I have some great readers who sometimes disagree with me, but will only rarely become disagreeable. However, once in a great while I get a letter reeking of discontent.
Last week, a Mansfield, Ohio, reader accused me of being a political writer because I urged readers to vote for candidates who display competence and integrity. The woman argued issues I’ve never raised by ranting against pro-lifers and Democrats. She even spouted an anti-gay view that included an anatomical explanation. Wowzer!
She closed with a polite request: “Please quit your day job and go work for the Democrat party, but don’t be surprised when you finally stand before judgment and you end up in hell.”
I’m always amazed when someone seeks to discount my faith, my journey, my God by lobbing a few unfounded accusations. I mean, the Bible itself is written by various characters. Like them, I write from my point of view, but still only manage to reveal slivers of God’s qualities.
The crazy thing is that since we’ve learned to condense our religious books into pocket-size versions, some people, like this woman, have the mistaken impression that God can also be condensed into our pockets. I don’t know about you, but I don’t think God lives in anyone’s pocket.
Matter of fact, I think God prefers more open-air spaces, like a home with a recliner where he can stretch out.
I think faith is about inviting God into our house, into your house and mine. It’s about giving God the room to become who God needs to be in the different places in which he lives.
Why do folks sometimes expect God to act the same way in every “house?” I mean, I don’t act the same way at my friends’ apartments as I do at my aunt’s ranch. When I go to a friend’s place, we sit on the couch and drink soda.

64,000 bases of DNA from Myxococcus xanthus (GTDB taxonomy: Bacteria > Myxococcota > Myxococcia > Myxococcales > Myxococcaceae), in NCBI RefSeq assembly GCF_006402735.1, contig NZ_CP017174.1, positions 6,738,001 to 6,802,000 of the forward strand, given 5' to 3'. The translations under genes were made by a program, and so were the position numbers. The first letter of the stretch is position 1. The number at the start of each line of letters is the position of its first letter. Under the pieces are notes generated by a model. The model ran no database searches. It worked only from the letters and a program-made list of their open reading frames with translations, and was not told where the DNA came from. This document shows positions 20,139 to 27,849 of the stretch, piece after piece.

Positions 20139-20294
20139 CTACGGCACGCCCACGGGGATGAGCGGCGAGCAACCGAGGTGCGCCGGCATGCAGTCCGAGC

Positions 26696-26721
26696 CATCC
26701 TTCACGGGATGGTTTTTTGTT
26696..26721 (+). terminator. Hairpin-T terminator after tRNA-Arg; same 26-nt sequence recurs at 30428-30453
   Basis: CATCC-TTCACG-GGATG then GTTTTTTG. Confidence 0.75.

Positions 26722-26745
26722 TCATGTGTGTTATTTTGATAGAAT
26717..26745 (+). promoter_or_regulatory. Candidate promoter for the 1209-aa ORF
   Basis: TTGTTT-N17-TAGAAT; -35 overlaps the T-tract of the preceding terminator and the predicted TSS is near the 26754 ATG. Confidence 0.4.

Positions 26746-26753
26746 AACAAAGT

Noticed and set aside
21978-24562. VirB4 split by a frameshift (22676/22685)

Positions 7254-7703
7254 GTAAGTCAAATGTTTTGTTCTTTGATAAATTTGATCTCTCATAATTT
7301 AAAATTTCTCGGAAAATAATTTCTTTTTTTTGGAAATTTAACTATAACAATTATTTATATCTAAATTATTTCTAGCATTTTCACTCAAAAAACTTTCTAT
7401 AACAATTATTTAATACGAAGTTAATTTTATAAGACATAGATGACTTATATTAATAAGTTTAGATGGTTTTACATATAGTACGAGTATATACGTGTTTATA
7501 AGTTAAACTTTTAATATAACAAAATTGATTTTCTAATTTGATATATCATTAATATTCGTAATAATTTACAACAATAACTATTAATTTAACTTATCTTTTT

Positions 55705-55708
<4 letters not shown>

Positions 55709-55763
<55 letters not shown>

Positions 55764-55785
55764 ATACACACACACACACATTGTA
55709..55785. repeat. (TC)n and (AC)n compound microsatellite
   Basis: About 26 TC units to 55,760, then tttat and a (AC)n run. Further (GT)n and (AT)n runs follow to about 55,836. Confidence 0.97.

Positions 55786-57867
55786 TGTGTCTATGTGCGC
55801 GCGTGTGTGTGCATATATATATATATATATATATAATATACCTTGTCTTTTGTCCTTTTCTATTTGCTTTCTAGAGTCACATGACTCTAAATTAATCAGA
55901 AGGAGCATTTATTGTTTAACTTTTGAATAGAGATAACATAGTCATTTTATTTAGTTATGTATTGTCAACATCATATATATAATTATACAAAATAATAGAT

When I go to my favorite aunt’s farmhouse outside of Waco, we talk about books and children and cattle. Mostly we talk about the heat and the previous night’s rain. We go to bed right after the weather report and get up in the morning and eat Czechoslovakian Kolaches.
The point is there’s a different Norris who visits his aunt’s house than the Norris who burps carbonated soda at his friend’s flat. Nevertheless, both my friend and my aunt urge me to make myself at home. That means they like who I am and they enjoy seeing more of that person. The feeling is mutual.
God enjoys seeing each of us the way we are. I think that’s one of the reasons God doesn’t get bored.
All that said, I know it can be a nice feeling to walk into church and find a bunch of folks who believe mostly how you believe. I do it every Sunday. I walk in and know that many of the people believe as I do and we take Communion to celebrate our common belief.
But at the end of the day, you and I both have to re-enter a world where God has chosen many domains in which to live, and the celebrations of life we make together must outweigh our many differences.
As for my email critics, I must accept that some of them exercise in various ways. I exercise by running, while some of them get their exercise by jumping to conclusions.
Norris Burkes will be in Lakeland Jan. 12-20 and is available for public speeches, church retreats, marriage seminars, worship services, university or private high school chapels, in-service for healthcare and hospice, and veterans events. If you would like to host Norris at your event, please email him for details at firstname.lastname@example.org.